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Bread, circuses and tea towels can’t stifle dissent, says Laurie Penny

The case for disrupting the royal wedding.

Civil society may be dissolving, governments are in crisis across Europe and significant parts of the inhabited world are either under water or on fire, but it'll all be fine as long as nobody disrupts the royal wedding. The opposition leader, Ed Miliband, has joined the chorus of hand-wringers pleading with students and the trade unions not to start any funny business while the prince and his bride walk up the aisle.

On the BBC's Andrew Marr Show, Miliband said that the notion of as yet unplanned strikes during the wedding or the Olympics would be "absolutely the wrong thing for the trade unions to do". Distancing himself from organised labour, the Labour leader's advice to the public was clear: stay home, be quiet and watch it all on television.

Over the next two and a half years, a full calendar of bread and circuses has been scheduled to keep the British public happy and obedient while the government puts its economic shock doctrine into effect. This year, it's the Wedding of Mass Distraction; next year it's the Diamond Jubilee and after that the Olympics. The timing is a gift for any government attempting to push through punitive and unpopular reforms - the chance to smother dissent with a dampened commemorative tea towel of pomp and circumstance. This is the highest function of what Guy Debord called the society of the spectacle: not just to distract popular attention from the machinations of government, but artificially to invoke the imagery of a national consensus that doesn't exist. In David Cameron's Britain, respect for the popular mandate is in no way important. All that matters
is the iconography of public ritual, just enough to make everybody shut up and shout hurrah.

Real war memorial

Precisely the same logic of baseless deference is at play when the press condemns student protesters who swing from war memorials during anti-cuts marches. While everyone gets worked up about a few kids harmlessly tampering with symbols of wartime sacrifice, the greatest war memorial of all - the welfare state - is being ripped to shreds.

Universal health care, universal education, out-of-work benefits, voter enfranchisement and respect for women's unpaid labour were all legacies of public consensus after the two world wars; all are directly threatened by the brutal programme of cuts about to be enacted by this government. As far as regards respect for the fallen, Cameron may as well have burned down the Cenotaph and replaced it with vending machines and a flashing sign reading “Big Society".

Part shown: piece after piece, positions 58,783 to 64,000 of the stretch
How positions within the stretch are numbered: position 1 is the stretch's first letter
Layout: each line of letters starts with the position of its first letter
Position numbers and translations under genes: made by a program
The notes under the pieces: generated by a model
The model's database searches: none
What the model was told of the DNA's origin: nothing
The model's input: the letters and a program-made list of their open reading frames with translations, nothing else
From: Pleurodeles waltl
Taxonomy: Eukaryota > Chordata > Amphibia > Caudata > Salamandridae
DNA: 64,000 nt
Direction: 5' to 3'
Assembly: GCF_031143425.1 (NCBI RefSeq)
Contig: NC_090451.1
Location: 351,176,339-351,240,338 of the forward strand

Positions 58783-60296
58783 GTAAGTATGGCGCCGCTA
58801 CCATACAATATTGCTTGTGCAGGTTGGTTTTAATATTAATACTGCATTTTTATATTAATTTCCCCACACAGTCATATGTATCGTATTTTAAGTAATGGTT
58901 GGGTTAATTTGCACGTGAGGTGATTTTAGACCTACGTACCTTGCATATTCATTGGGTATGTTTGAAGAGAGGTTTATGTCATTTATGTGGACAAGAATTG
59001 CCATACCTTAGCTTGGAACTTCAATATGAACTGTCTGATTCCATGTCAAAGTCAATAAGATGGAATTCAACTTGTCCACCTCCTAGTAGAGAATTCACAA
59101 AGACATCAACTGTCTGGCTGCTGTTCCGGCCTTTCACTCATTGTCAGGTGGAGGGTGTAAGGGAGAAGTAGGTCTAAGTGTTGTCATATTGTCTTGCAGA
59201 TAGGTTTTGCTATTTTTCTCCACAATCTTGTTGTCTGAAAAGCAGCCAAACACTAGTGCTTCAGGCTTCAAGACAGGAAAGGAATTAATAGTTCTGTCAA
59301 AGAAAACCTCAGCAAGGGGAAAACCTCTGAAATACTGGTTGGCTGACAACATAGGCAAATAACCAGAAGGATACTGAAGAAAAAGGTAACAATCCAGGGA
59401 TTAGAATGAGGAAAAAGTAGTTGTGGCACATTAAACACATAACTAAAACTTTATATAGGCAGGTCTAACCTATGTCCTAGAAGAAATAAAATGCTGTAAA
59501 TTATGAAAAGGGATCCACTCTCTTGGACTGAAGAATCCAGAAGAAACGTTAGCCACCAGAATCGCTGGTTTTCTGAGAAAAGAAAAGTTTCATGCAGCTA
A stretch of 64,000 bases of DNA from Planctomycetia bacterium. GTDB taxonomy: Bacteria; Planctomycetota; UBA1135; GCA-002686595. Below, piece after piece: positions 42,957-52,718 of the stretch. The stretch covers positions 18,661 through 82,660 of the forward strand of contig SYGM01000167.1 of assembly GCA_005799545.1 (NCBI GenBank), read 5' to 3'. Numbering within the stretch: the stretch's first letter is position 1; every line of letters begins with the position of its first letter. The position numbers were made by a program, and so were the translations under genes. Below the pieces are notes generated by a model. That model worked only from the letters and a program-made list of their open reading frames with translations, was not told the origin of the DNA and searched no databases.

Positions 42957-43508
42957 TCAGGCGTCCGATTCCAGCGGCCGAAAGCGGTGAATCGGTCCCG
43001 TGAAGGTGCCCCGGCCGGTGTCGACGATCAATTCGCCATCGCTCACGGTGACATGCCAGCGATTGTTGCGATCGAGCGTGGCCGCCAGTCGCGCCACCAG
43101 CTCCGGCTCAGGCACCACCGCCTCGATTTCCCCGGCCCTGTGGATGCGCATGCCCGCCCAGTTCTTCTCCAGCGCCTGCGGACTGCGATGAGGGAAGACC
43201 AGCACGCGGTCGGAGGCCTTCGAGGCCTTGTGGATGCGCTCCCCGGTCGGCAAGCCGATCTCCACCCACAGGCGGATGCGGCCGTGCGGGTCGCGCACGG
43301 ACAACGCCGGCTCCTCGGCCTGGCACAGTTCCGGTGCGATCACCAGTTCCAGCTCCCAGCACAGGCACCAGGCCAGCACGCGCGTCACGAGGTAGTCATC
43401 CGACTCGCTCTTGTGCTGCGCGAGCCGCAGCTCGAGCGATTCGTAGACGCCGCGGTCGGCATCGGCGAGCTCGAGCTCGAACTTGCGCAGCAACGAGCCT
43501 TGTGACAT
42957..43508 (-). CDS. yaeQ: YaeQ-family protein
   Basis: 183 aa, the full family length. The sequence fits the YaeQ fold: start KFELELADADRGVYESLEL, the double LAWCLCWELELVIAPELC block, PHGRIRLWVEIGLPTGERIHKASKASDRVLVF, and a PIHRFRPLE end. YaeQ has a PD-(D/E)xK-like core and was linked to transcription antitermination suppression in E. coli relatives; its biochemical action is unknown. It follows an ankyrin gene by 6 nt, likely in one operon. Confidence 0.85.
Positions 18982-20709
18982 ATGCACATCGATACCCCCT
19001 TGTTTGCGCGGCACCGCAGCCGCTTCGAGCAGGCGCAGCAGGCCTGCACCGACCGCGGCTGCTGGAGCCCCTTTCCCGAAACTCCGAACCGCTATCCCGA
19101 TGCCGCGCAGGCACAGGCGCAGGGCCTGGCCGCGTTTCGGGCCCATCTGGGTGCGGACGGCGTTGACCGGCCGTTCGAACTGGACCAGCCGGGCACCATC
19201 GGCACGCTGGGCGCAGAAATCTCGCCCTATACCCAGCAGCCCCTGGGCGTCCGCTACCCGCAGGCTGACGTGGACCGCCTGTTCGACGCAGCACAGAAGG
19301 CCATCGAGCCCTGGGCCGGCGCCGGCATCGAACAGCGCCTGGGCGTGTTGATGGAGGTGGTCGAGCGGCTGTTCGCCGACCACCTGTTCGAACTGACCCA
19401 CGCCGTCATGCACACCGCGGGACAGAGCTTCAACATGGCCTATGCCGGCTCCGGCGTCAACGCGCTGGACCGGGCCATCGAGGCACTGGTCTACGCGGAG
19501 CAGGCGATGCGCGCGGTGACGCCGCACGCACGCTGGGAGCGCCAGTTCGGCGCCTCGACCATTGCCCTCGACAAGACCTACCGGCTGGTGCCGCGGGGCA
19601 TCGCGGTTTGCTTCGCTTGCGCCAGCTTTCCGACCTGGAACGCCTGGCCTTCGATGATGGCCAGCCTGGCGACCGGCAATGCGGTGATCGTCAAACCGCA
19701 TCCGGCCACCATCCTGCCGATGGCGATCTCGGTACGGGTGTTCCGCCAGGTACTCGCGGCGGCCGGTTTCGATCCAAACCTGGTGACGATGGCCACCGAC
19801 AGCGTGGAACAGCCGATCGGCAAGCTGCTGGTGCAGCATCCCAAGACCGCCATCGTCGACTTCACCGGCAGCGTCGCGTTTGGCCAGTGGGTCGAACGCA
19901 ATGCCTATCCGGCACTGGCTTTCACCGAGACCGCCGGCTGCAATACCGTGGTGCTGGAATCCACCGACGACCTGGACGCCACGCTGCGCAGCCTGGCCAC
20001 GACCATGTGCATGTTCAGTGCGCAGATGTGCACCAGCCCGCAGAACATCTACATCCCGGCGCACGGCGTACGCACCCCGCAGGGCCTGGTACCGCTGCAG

Venerating the static symbols of Britain's uncomfortably bloodstained imperial traditions requires much less compassion, and much less effort, than preserving the living institution bequeathed to us by former generations. Give the public a ceremony and a huge parade, the theory goes, and general complaisance will follow. This time, though, our leaders are beginning to worry that it might not be enough.

Ed Miliband horrified the labour movement by declaring that strikes are "a sign of failure" and that the way one challenges a dissembling government is “at the ballot box". This may have been the case once, but when democracy is subsumed within the simulacra of choice - when voting only gives power to a government that U-turns on all of its significant promises and implements an austerity programme for which it has no mandate - the time has come to challenge the iconography of obedience.

This is exactly why the possibility of disrupting the stultifying public pageantry of the royal wedding must remain on the table. Do we want to be part of a culture that sits in front of the TV, whining while the big decisions are made for us and cheering on cue? Or do we want to be part of a culture that stakes a claim, stands firm and answers back to injustice?

Laurie Penny is a contributing editor to the New Statesman. She is the author of five books, most recently Unspeakable Things.

This article first appeared in the 24 January 2011 issue of the New Statesman, State of Emergency

Photo: Getty
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David Cameron's prisons speech could be the start of something good

If the Prime Minister puts his words into action, then this speech could mark the beginning of a big shift on prisons policy. 

David Cameron’s speech condemning prisons as violent and failing could herald a seismic change in policy. He is absolutely right to point to the waste of money, effort and lives that characterises today’s prison system. He is also right about the direction of travel that needs to be taken and some of his ideas are at the very least worthy of discussion. The most important reform was missing, as none of his aspirations can happen unless the sheer number of men, women and children in prison is cut, and cut radically. Sentencing reform is the lynchpin.